I've gotten a lot of weird ideas about art, working, and art appreciation from this 45-minute look into artist Kiki Smith's process, and I'm sure Smith would like that. Here Microcinema continues its serious yet eminently approachable series of examinations of renowned contemporary artists. As an artist myself, I think I can safely say that you norms out there think we are weird, because we are. And many will be put off by Smith's eccentricities (both in personality and methodology) as displayed in this documentary, yet the tale directors Vivien Bittencourt and Vincent Katz construct from interview/ action segments filmed as Smith prepares for the 2005 Venice Biennale ultimately paints a glowing, complex portrait of the artist.
The filmmakers aren't present; their camera is an observer eliciting compelling ruminations from Smith and others, notably studio assistants. However, the narrative that emerges is a bit like Smith's work for the Biennale, her 'homespun tales.' Just as Smith's drawings, paintings and sculpted ceramic figures (displayed throughout a series of rooms in an historic residence) extend from art history into our subjective world, half-forming seemingly unrelated threads, so do the responses of Smith and others construct organic links between the artist's seemingly haphazard work methods and her own relationship to art history.
The approach is gentle, yet frank, a pretty good match with Smith's forthright eccentricity - she's unapologetic about her unique and scattered nature. Her hands flutter extravagantly as she talks about birds, primitive tattoos flashing and near-dreadlocked hair waving. Nonetheless, we find an artist who is methodical in her own way. Yet as almost the entirety of her Biennale artworks fill her apartment, all in progress at the same time, it's hard to find or understand order. But lest, in such a search for understanding, things get bogged down in artistic pretension, the assistant laughingly shows us Smith's 'two-year plan' for the Biennale; randomly scrawled on a single napkin tacked to the wall. Even Smith herself is a realist as she ascribes to Contemporary American Art a need to let go of expectations: "It will all just look like an art show in the end," she notes.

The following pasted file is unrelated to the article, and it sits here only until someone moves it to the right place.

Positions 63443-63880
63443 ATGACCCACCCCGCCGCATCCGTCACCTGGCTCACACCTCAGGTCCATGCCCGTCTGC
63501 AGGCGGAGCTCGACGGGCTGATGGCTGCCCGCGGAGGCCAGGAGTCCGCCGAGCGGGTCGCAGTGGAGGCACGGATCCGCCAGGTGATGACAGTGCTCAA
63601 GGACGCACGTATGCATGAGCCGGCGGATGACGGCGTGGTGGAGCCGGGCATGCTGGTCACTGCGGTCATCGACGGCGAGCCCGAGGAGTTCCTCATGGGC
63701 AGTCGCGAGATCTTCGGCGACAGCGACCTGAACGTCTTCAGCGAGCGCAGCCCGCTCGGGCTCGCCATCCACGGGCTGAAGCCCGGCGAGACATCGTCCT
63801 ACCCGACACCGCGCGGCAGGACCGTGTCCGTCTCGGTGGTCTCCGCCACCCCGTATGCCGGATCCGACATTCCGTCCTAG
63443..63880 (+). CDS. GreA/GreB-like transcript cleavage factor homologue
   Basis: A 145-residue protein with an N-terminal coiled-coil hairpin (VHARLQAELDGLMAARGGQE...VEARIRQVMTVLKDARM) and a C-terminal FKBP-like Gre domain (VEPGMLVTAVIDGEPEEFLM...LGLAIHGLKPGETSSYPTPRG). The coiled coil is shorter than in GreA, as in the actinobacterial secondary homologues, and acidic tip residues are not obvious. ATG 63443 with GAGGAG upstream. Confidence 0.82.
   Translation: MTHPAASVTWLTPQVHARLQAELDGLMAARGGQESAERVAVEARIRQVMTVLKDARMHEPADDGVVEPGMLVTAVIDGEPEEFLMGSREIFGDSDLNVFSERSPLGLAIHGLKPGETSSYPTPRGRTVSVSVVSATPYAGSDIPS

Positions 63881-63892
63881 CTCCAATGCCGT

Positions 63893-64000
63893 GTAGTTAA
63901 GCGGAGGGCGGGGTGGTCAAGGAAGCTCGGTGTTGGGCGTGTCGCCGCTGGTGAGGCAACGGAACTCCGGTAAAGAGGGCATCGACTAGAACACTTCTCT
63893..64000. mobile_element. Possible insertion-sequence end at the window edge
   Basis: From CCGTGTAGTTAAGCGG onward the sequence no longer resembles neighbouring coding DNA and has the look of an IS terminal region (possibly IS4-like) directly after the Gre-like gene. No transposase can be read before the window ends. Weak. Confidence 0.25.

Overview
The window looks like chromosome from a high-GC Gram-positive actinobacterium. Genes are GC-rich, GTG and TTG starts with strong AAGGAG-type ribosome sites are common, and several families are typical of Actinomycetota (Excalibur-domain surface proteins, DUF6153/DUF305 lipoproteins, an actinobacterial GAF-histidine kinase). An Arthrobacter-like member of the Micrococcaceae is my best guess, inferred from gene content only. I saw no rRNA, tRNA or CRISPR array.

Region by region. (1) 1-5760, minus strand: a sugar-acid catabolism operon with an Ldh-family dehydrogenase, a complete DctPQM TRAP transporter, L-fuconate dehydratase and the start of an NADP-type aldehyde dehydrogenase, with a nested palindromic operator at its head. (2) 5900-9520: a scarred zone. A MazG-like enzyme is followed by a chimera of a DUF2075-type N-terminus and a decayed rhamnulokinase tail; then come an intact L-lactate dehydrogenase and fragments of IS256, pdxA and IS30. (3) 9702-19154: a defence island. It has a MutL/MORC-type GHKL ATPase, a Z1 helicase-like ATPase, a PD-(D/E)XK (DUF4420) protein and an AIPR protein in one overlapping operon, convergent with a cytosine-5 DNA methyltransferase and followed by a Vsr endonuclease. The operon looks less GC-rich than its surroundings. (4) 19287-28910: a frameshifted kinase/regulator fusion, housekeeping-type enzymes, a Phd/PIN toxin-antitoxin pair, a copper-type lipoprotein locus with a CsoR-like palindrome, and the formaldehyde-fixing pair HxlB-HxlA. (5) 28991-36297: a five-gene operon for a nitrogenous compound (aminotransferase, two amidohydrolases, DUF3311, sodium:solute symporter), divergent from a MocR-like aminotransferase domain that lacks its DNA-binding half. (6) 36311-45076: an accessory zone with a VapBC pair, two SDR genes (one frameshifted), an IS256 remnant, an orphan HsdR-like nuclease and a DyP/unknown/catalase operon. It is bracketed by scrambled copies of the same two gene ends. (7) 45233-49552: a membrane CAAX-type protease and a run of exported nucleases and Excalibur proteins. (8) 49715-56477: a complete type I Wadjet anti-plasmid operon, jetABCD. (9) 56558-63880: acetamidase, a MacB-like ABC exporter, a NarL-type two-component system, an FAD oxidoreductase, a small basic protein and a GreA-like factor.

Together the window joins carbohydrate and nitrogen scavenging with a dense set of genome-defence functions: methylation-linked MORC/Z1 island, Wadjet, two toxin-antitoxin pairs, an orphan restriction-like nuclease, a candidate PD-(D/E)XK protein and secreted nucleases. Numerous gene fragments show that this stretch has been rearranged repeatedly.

As the show sets up in Venice, more normalizing humor leaks in, in the form of speeded up footage of her assistants struggling with 119 faux-walnut boxes. We're also treated to some glimpses of Smith running the show in that way only artists can - with shorthand, a gentle, even, but firm hand, and a hands-on approach. A gorgeous 5-minute sequence then dreamily tours the finished exhibit, leaving us alone with the art, as well as showing attendees interacting with it. Remarkably, it makes clear the distillation of all the seemingly disconnected work that's gone before, reinforcing the beauty and power in a way even the average non-artist viewer can relate to.
Capricious synchronicity links the death of the artist's mother with the end of her exhibition at the Biennale, and with the conclusion of this program. Smith's musing on her mom's death is both hopeful, sweet and brave, a fitting description, too, of her figures from Venice, lifting their placid faces to the golden light that acts as an elegy for a sinking city.